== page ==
Venezuela's Humanized Childbirth Plan, launched earlier this year in response to demands from women's organizations, is making a positive impact in communities throughout the country, Venezuela Analysis reports.
Launched by the Ministry for Women and Gender Equality, the program seeks to fulfill the demands of the humanized birthing bill that feminist and women’s organizations proposed two years ago.
Despite initially passing Congress, the bill was later abandoned after Venezuela's opposition won a parliamentary majority at the end of 2015.
The plan includes the construction of pre-birthing centers; shelters for pregnant women living in extreme poverty; community outreach, and training for medical professionals and public officials.
It also includes training thousands of community activists as "doulas," or midwives, who have now reached the plan's community outreach stage.
"We have been deployed since we finished our training, it has been a very satisfying experience," midwife Saily Gimenez, from Caracas, told Venezuela Analysis.
"We already have six circles of women: among them, we have pregnant women and women who are breastfeeding. We facilitate everything like body consciousness; training in sexual and reproductive rights; in breastfeeding, and we give them support."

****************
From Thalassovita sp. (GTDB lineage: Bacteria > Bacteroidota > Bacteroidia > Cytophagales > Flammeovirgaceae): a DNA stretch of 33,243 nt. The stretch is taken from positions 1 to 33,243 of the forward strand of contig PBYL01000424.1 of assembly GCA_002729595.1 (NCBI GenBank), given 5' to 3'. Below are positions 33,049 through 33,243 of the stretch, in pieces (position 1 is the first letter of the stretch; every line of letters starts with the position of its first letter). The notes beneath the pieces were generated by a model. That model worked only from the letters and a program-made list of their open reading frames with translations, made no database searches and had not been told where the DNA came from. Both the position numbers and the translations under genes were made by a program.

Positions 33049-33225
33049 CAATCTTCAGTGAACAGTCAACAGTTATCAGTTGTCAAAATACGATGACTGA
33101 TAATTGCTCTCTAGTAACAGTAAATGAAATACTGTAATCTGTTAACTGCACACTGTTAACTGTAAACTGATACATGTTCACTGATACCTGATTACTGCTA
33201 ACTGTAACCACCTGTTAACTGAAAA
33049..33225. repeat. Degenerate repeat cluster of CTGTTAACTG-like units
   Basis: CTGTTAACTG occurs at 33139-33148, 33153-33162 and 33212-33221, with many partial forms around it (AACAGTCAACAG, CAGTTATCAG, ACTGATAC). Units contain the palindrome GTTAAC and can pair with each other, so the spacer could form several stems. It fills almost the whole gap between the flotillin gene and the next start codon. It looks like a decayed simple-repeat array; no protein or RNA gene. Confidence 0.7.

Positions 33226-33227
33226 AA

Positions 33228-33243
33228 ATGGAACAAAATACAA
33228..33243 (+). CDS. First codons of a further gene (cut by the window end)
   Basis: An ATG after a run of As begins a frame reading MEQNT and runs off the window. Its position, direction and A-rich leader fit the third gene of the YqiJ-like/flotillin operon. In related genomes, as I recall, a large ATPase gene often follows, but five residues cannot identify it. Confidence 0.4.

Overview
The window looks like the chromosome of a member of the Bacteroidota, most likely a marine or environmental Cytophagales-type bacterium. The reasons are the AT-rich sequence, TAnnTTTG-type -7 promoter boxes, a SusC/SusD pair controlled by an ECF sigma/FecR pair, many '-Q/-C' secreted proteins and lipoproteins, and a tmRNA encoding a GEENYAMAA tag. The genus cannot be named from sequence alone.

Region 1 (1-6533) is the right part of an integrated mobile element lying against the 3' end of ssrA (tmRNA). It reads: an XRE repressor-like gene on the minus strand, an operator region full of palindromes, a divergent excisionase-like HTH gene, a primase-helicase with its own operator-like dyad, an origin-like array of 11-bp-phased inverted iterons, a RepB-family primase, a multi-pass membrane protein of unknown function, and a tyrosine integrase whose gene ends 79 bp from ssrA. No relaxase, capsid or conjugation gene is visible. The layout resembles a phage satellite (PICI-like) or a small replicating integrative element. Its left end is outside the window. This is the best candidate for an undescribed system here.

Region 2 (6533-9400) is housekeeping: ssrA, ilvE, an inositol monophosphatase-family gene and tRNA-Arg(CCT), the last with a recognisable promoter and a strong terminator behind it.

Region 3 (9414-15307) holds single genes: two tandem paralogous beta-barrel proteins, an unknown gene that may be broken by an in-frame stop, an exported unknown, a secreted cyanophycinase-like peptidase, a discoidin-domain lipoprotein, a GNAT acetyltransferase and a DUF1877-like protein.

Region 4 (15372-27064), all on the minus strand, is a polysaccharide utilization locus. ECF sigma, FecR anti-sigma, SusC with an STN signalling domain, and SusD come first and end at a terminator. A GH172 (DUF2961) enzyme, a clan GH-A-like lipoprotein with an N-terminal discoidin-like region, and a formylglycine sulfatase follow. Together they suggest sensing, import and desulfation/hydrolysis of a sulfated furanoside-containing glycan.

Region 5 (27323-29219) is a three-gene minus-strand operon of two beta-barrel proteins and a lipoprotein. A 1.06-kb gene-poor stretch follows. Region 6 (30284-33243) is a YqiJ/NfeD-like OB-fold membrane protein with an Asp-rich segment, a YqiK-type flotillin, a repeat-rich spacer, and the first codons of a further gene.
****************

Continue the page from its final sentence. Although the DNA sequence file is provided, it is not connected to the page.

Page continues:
The goal of the Women's Ministry is to train 10,000 community activists, providing care for the approximately 500,000 women who are pregnant in the country at any one time.
The bill was organized by feminist and women's groups as concern rose over the soaring rate of maternal deaths, exacerbated by sanctions and other international pressures on Venezuela.
Maternal deaths, said Virginia Martinez from feminist organization Mujeres Por La Vida (Women for Life), are "getting even higher in the period of 2015, 2016 and 2017 as the economic war has deepened in our country."
As such, it is hoped the government's program will continue to benefit women throughout the country.
"We have understood that those 500,000 pregnant women are the state's responsibility and, as a revolutionary government, we are responsible for accompanying them," Asia Villegas, vice-minister for gender and equality in the Women's Ministry, told Venezuela Analysis. "Accompanying them means guaranteeing that they have a happy, wanted and safe pregnancy."
For the community organizers — who are all women — the plan is already an achievement.
"This plan is an excellent tool to sensitize all of us, not just as human beings, but as a country," said Valentina Fagundez, another midwife. "If we are born with violence, then we will be violent people. If other countries could copy this system, then humanity would be much more loving."